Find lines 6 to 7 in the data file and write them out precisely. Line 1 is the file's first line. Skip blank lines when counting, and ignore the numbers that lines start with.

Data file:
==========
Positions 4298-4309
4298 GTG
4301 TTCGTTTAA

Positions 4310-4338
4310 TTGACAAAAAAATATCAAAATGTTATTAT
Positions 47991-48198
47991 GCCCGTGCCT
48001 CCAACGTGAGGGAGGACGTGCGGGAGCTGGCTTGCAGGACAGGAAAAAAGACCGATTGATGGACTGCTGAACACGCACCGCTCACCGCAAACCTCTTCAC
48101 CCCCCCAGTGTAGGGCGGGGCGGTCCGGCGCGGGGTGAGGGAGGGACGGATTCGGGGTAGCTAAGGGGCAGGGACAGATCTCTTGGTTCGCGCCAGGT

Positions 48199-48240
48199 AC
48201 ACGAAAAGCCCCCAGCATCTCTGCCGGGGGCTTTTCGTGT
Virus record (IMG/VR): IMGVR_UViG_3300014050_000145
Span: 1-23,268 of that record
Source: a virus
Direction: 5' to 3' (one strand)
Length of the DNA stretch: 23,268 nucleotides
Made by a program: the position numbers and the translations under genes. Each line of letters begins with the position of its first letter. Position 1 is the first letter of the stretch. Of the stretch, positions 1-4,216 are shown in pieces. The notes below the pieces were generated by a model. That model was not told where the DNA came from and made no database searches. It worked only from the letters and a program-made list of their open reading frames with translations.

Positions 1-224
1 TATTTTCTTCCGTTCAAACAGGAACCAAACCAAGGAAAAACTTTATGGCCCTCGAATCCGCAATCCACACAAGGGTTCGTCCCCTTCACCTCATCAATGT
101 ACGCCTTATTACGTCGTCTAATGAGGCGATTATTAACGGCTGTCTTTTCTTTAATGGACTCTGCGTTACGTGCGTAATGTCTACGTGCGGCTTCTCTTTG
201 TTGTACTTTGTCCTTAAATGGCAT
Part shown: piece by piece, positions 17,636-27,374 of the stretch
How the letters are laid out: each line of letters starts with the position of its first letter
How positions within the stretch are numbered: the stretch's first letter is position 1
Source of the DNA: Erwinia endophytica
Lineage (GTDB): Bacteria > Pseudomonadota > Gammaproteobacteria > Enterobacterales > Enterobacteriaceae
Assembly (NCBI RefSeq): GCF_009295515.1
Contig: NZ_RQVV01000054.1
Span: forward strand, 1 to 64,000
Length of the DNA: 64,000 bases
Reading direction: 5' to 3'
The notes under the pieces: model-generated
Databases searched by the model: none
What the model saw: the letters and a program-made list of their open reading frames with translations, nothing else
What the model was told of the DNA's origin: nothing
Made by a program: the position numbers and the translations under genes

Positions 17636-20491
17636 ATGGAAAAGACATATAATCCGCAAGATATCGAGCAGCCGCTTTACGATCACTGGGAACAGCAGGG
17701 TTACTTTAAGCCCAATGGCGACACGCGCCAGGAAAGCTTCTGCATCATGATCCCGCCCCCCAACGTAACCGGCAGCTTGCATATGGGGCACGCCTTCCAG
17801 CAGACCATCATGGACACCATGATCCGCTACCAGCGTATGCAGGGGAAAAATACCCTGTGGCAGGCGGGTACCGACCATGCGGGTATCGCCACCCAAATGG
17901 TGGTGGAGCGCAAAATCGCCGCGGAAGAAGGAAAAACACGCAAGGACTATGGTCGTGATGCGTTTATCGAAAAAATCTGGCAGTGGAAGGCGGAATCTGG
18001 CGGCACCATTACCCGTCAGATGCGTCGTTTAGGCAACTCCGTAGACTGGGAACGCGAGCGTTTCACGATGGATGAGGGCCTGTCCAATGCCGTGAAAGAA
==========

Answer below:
Positions 47991-48198
47991 GCCCGTGCCT